The first means of transport with 2 wheels was the German Draisine,  the dandy-horse, dating back to 1817. With no pedals it worked by the rider pushing him or herself along on the ground much like the ones children learn on today. One drawback of this design was it had to be made to measure, taking in the height and weight of the rider, meaning it was only accessible to the upper classes.

By the 1860’s the French invented the velocipede “bicycle” by attaching rotary cranks and pedals, various designs including the “bone shaker” so called because of it’s uncomfortable ride – it’s wheels were wood and tyres were iron!

In the 1870’s the “High Wheeler” or as it became known later the Penny Farthing was developed in the UK with it’s typical large front wheel and small back one. It was named after the monetary coins of the day the penny and the farthing one much bigger than the other.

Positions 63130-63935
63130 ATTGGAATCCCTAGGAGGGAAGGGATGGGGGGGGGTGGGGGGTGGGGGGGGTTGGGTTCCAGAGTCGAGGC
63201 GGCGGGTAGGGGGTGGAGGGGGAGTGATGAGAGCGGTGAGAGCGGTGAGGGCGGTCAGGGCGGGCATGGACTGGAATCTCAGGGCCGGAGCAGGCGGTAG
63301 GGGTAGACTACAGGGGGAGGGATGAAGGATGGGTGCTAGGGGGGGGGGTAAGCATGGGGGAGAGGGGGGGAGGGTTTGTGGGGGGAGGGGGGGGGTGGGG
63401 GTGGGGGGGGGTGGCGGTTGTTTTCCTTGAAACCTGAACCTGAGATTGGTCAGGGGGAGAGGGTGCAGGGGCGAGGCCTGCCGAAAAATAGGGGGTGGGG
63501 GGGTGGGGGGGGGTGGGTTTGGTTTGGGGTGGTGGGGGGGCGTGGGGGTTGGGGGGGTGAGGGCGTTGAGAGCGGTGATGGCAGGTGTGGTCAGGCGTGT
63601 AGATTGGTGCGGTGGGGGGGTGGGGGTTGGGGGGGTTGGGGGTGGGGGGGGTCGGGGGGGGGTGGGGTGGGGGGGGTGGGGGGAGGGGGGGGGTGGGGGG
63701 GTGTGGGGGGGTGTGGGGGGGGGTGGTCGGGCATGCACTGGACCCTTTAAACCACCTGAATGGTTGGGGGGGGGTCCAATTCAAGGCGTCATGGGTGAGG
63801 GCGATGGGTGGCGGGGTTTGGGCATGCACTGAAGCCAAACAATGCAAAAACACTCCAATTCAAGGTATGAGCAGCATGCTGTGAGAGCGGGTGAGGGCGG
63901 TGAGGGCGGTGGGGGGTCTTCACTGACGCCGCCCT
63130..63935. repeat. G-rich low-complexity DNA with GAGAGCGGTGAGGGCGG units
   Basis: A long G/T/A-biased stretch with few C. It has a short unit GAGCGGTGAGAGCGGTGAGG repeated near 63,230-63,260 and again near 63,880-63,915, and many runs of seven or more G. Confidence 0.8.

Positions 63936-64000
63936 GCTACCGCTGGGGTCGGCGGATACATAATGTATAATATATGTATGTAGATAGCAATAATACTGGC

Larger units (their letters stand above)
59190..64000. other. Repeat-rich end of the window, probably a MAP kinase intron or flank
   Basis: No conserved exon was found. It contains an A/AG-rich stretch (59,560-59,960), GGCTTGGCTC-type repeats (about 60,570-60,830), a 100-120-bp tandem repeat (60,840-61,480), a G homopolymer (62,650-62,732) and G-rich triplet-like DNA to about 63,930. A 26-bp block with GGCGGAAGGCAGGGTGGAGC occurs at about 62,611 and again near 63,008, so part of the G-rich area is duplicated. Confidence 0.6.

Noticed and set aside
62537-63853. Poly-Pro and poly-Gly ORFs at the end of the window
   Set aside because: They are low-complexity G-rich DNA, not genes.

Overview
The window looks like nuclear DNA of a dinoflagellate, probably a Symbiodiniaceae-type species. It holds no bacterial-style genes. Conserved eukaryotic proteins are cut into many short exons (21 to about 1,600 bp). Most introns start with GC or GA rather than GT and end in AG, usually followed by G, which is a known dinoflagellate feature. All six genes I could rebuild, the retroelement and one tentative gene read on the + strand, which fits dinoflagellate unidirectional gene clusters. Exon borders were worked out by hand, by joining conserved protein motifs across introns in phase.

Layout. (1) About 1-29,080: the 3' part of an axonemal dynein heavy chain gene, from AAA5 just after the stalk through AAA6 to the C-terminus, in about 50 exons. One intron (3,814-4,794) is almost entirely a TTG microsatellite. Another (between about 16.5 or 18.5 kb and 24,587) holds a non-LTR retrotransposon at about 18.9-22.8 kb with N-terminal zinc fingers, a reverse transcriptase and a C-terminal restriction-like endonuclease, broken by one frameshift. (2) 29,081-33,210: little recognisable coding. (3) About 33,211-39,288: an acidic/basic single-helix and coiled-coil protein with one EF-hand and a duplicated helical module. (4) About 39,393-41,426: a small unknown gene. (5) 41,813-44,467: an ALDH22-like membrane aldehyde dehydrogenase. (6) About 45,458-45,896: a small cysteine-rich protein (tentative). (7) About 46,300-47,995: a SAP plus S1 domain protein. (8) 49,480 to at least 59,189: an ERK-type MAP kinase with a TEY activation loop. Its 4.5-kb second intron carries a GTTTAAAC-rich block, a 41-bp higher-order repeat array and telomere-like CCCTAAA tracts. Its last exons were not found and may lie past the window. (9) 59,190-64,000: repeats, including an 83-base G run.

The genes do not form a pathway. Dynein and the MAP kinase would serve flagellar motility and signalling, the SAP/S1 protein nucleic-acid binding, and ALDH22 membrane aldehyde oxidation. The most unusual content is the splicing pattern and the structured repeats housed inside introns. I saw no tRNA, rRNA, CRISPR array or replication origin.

It was short lived but became the symbol of the Victorian era and radically introduced the need for women to wear trousers. It also was the birth of cycling as a popular sport.

 

The cycling craze took off here in the UK in the 1850’s, Bushy Park the old hunting ground of Henry VIII, was opened to the public by Queen Adelaide, wife of King William IV attracting many cyclists even the women!

Enjoy our Hampton Court Palace Bike Ride thankfully on more comfortable bikes than the “Bone Shaker”

How biking empowered women- check out Brain Pickings the great website by Maria Popova